—As declared to The One Who Writes Decrees
by THE ONE WHO IS THE ONE
SOMETIMES YOU WAKE UP and the world is just plain different.
The noise of a circling helicopter is what made me open my eyes. A cold, blue-white light forced its way through the blinds and flooded the living room. Almost like it was day.
But it wasn’t.
I peered at the clock on the DVD player through blurry eyes: 2:10 a.m.
I became aware of a steady drub, drub, drub—like the sound of a heavy heartbeat. Throbbing. Pressing in. Getting closer.
What’s going on?
I staggered to the window, forcing my body back to life after two hours of being passed out on the sofa, and peeked through the slats.
And then I stepped back and rubbed my eyes. Hard.
Because there’s no way I had seen what I’d seen. And there was no way I had heard what I’d heard.
Was it really the steady, relentless footfall of hundreds of soldiers? Marching on my street in perfect unison?
The road wasn’t close enough to the center of town to be on any holiday parade routes, much less to have armed men in combat fatigues coursing down it in the dead of night.
I shook my head and bounced up and down a few times, kind of like I do in my warm-ups. Wake up, Whit. I slapped myself for good measure. And then I looked again.
There they were. Soldiers marching down our street. Hundreds of them as clear as day, made visible by a half-dozen truck-mounted spotlights.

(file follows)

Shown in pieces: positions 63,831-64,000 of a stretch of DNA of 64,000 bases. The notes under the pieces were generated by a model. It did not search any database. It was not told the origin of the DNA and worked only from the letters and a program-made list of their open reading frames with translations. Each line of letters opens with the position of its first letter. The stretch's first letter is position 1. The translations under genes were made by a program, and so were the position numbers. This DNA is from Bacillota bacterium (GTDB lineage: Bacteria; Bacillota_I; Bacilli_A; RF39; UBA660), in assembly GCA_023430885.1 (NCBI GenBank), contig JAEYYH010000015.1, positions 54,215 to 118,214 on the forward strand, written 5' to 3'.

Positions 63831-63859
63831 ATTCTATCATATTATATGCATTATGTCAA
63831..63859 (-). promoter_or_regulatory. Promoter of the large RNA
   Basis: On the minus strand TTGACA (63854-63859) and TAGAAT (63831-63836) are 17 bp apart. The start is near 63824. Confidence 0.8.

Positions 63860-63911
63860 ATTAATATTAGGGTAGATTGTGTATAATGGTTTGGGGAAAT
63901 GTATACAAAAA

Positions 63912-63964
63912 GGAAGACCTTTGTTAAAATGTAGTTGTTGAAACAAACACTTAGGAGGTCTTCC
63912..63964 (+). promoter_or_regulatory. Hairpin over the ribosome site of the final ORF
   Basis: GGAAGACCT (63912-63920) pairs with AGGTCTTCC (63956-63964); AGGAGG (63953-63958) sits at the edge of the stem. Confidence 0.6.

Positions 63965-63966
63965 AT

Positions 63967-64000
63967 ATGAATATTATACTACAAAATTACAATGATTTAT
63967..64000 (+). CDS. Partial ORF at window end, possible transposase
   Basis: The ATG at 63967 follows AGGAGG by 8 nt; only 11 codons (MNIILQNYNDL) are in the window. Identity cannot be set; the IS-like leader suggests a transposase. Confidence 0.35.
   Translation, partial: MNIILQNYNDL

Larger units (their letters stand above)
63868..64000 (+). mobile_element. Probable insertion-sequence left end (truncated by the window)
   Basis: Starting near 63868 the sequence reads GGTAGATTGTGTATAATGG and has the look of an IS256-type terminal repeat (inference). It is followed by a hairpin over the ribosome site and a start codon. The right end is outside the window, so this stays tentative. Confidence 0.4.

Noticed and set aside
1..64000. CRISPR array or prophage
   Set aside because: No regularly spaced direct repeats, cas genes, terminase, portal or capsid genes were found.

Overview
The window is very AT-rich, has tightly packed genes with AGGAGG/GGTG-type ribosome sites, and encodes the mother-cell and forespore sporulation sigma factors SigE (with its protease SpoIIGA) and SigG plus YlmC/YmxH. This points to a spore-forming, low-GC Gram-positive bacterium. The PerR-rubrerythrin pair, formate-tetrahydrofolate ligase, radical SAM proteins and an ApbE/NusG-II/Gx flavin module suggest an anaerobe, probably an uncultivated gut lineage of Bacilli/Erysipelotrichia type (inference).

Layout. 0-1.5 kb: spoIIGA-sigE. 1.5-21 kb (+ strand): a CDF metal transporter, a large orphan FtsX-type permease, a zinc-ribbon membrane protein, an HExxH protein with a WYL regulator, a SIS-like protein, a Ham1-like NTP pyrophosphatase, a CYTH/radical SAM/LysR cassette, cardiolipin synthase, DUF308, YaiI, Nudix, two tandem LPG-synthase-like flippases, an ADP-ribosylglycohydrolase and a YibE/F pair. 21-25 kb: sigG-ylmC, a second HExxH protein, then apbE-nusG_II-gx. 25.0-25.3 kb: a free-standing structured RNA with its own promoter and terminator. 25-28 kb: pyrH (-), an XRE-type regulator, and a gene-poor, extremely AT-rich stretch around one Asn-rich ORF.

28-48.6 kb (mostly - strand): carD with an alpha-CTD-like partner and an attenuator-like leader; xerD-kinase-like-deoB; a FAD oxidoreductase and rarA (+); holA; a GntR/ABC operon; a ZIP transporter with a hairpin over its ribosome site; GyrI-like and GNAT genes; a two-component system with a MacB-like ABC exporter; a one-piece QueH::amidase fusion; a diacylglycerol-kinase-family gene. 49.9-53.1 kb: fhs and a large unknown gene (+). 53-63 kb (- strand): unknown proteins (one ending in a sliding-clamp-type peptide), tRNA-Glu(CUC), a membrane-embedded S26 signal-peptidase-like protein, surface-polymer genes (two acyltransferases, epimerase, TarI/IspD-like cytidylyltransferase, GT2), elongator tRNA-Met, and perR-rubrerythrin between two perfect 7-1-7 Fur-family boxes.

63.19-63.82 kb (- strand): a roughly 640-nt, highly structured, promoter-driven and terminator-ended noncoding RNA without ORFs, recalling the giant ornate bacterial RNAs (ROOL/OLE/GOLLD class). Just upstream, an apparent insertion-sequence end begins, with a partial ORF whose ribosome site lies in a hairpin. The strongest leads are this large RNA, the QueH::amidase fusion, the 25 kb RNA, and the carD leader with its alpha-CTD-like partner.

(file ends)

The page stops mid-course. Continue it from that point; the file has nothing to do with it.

Just one thought was running laps inside my head: This can’t be happening. This can’t be happening. This can’t be happening.
Then I remembered the elections, the new government, the ravings of my parents about the trouble the country was in, the special broadcasts on TV, the political petitions my classmates were circulating online, the heated debates between teachers at school. None of it meant anything to me until that second.
And before I could piece it all together, the vanguard of the formation stopped in front of my house.
Almost faster than I could comprehend, two armed squads detached themselves from the phalanx and sprinted across the lawn like commandos, one running around the back of the house, the other taking position in front.
I jumped away from the window. I could tell they weren’t here to protect me and my family. I had to warn Mom, Dad, Wisty—
But just as I started to yell, the front door was knocked off its hinges.
IT’S QUITE HIDEOUS to get kidnapped in the dead of night, right inside your own home. It went something like this.
I woke to the chaotic crashing of overturning furniture, quickly followed by the sounds of shattering glass, possibly some of Mom’s china.
Oh God, Whit, I thought, shaking my head sleepily. My older brother had grown four inches and gained thirty pounds of muscle in the past year. Which made him the biggest and fastest quarterback around, and, I must say, the most intimidating player on our regional high school’s undefeated football team.
Off the playing field, though, Whit could be about as clumsy as your average bear—if your average bear were hopped-up on a case of Red Bull and full of himself because he could bench-press 275 and every girl in school thought he was the hunk of all hunks.
I rolled over and pulled my pillow around my head. Even before the drinking started, Whit couldn’t walk through our house without knocking something over. Total bull-in-a-china-shop syndrome.
But that wasn’t the real problem tonight, I knew.